Devil is in the Details

by Jin, 10-13-08 // 4 comments

Does this ever happen to you? You pass by the front window of a trendy clothing store and see a casual dress shirt displayed on a mannequin you really like. You go in the store and ask the clerk to get you the shirt you saw. The eager clerk gets you the shirt of your size, then adds “This shirt is our best seller this season! It will look good on you!”

“Damn right it will!” You pay for the shirt and get that warm ‘n fuzzy feeling. On your way home, you wonder when you should wear the new shirt. Maybe next day at work/school? Or save it for a special occasion?

When that day finally comes, you realize what a lying liar the clerk was. The shirt doesn’t look good on you at all, even though it’s the right size. In fact, you’re not even convinced at this point the clerk got you the same shirt you saw at all. You’re not delusional about your body, but you know you’re better looking than a headless dummy. For reasons you can’t describe, the shirt just looked better at the store.

It’s the same shirt. Chances are you’re just wearing it wrong. Of course, I’m using the word “wrong” subjectively, but I assume you are going after a certain look with that shirt. People in the fashion and advertising industry stage their products with a great attention to the details. Details that are so subtle they only register as a feeling to us. Thus, making it hard to mimic when we try it ourselves.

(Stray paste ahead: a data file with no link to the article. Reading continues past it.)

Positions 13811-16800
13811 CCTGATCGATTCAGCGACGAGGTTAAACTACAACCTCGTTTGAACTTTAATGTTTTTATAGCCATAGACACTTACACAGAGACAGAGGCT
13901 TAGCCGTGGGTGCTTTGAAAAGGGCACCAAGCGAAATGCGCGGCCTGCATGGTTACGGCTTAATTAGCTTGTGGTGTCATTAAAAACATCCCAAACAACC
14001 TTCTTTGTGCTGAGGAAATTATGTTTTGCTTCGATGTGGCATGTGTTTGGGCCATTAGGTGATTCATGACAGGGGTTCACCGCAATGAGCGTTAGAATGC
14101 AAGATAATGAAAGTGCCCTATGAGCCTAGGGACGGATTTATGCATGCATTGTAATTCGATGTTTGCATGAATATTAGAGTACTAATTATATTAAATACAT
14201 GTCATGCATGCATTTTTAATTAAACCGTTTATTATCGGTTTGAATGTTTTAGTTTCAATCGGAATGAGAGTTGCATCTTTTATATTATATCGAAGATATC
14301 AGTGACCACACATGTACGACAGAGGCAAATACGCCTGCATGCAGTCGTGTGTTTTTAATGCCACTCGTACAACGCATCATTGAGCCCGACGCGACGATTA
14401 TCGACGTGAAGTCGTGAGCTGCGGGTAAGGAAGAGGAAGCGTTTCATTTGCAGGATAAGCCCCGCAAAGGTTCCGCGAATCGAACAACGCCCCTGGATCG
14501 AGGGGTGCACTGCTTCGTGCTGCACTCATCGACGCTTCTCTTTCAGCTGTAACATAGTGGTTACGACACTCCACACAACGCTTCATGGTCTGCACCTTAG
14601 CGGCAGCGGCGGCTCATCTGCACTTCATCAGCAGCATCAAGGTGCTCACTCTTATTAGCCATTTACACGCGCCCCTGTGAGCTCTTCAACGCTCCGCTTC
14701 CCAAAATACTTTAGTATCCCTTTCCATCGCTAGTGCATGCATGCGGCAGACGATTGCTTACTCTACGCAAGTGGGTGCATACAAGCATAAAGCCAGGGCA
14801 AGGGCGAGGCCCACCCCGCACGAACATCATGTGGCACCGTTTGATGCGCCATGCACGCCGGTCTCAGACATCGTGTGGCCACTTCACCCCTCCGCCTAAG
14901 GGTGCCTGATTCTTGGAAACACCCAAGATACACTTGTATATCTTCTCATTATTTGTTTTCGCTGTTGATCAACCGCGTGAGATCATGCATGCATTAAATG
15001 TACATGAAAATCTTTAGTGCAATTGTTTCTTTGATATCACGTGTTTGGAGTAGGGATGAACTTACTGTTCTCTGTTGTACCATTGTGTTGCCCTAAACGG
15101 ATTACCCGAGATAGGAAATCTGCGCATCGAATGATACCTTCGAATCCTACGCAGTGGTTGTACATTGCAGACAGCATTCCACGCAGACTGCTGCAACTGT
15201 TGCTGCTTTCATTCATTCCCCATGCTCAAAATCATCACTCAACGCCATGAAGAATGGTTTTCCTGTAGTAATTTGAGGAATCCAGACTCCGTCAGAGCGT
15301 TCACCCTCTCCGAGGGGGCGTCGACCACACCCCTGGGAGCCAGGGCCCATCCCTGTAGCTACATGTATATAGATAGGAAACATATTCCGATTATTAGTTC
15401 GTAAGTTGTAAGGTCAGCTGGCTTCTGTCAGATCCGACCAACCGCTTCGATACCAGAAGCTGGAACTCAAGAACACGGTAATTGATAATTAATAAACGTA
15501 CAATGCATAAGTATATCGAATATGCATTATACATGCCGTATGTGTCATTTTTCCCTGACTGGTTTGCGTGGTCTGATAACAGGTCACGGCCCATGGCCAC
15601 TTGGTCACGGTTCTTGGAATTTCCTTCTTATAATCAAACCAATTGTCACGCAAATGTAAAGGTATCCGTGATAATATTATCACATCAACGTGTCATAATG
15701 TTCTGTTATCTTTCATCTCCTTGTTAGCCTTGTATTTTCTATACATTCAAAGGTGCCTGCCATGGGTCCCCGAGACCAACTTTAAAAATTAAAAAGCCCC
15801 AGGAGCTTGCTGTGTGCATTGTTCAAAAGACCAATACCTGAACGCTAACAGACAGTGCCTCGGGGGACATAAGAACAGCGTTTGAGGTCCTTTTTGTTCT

Take the shirt for example, if you pay close attention to the mannequin next time you go back to the store, you’ll see a great amount details in staging: the shirt is never buttoned up all the way up to the neck; the collar is pulled back some, leaving more open space around the neck area; the sleeves are unbuttoned, rolled up to the elbow; it’s not tucked in(if it is, then it has a vest over it); if you look on the back, it probably has pins there to make the shirt seem more fitted.

It doesn’t end there. The shirt is accompanied by the right accessories. The pants, the belt, the watch, the undershirt, the expensive jacket over it, the shoes and even socks are carefully picked to best compliment the shirt in terms of color, texture and style. It is done this way, so you buy the whole outfit, instead just one shirt. Clever marketing huh?